It is being called "Snow White syndrome" in India, a market where sales of whitening creams are far outstripping those of Coca-Cola and tea.
India also has the world's second most lucrative marriage industry - the first being neighbouring China - that has grown to a whopping $40bn a year spent on weddings, dowries, jewellery etc.
And demand for fair-complexioned brides and grooms to grace these occasions is as high as ever
Fuelling this demand are the country's 75-odd reality TV shows where being fair, lovely and handsome means instant stardom.
As a result, the Indian whitening cream market is expanding at a rate of nearly 18% a year. The country's largest research agency, AC Nielsen, estimates that figure will rise to about 25% this year - and the market will be worth an estimated $432m, an all-time high.
With the Indian middle class expected to increase 10-fold to 583 million people by 2025, it looks as if things will only get better for the cream makers.
But there have been questions by medical experts about the effect of these creams on the skin.
The implicit assumption by many is this: the whiter the skin, the more attractive you are.
India's skin-lightening cream industry gets ever more lucrative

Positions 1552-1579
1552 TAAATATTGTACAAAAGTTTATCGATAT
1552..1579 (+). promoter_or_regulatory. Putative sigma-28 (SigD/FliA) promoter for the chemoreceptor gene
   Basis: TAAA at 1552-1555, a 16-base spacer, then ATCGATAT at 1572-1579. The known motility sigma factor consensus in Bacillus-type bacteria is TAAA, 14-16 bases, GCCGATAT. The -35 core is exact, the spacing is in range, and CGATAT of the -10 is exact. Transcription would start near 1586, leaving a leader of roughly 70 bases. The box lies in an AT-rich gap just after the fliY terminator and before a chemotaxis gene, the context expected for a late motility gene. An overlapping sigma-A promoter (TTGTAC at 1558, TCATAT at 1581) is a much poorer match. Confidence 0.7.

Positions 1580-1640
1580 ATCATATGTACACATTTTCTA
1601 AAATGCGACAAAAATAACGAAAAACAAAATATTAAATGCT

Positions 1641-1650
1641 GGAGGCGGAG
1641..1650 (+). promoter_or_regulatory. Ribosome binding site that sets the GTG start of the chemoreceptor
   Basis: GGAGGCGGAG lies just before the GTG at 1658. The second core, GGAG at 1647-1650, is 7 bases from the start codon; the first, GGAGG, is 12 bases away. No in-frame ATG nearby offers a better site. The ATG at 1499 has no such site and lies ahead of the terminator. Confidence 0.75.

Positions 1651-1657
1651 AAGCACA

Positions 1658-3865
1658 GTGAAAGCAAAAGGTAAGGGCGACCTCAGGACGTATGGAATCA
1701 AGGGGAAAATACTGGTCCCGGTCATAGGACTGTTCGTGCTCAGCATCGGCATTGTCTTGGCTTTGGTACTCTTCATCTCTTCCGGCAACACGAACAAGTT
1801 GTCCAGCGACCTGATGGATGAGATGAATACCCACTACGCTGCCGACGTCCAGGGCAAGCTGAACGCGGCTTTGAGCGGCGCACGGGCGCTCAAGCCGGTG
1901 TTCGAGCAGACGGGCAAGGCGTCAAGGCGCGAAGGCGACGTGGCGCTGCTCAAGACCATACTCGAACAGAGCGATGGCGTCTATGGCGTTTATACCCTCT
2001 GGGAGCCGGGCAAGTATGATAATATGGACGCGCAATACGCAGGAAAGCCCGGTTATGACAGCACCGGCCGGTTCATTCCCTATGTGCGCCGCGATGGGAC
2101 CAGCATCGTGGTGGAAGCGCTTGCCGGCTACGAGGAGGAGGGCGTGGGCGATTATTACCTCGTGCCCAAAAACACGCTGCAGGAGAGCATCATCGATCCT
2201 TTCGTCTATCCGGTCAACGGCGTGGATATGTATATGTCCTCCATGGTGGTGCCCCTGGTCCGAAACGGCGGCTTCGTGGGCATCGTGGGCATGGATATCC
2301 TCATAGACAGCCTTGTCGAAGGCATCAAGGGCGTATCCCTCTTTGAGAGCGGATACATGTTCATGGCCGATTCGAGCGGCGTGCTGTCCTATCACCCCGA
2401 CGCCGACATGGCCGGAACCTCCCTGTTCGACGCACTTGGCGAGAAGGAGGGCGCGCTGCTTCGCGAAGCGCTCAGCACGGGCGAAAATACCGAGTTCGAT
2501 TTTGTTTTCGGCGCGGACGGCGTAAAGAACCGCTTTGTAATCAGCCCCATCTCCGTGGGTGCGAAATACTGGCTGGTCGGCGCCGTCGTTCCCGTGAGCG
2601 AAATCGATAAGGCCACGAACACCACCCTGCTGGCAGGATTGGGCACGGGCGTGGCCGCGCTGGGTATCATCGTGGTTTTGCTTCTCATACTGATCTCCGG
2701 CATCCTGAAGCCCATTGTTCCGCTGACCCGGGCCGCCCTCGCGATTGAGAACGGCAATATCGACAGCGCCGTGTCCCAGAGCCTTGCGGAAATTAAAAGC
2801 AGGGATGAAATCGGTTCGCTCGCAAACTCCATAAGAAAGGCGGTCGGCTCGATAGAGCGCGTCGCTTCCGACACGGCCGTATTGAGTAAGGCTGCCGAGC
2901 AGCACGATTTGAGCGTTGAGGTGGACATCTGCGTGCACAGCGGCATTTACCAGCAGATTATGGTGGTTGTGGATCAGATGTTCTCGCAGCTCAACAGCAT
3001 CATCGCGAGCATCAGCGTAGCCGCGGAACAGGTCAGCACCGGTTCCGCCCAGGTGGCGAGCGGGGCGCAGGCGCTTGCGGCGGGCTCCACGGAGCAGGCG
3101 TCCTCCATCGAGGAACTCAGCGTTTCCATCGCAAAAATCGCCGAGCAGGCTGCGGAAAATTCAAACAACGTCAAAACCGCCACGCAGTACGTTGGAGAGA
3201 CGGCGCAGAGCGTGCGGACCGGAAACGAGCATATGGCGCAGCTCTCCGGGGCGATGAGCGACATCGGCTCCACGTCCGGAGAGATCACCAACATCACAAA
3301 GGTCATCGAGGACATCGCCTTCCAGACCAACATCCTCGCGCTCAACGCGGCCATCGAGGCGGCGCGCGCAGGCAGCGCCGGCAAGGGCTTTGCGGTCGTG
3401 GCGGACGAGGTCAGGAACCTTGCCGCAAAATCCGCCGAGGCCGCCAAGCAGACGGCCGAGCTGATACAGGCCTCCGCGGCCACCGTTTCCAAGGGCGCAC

John Abraham, a top Indian actor and model, says: "Indian men want to look better."
While browsing through Labyrinth books the other day, I came across Sultana’s Dream A Feminist Utopia and selections from the secluded ones by Rokeya Sakhawat Hossain (1880-1932), edited and translated by Roushan Jahan, afterword by Hanna Papanek.
The book looks at purdah-the seclusion and segregation of women from three women’s perspectives. The first an early twentieth century Muslim writer Rokeya Sakhawat Hossain, the second by a modern Bangladeshi literary scholar and feminist activist and third by a modern North American feminist social scientist familiar with South Asia and the purdah, she provides a global contextual analysis.
Sultana’s dream was written by the author to impress her husband with her newly learnt ability in English, “to pass the time, I wrote the story” she mentions. The book is a utopian work with a lot of cleaver satire. The book ridicules Indian stereotypes and customs.
In Ladyland men are part of society but shorn of power. They live in seclusion and look afte…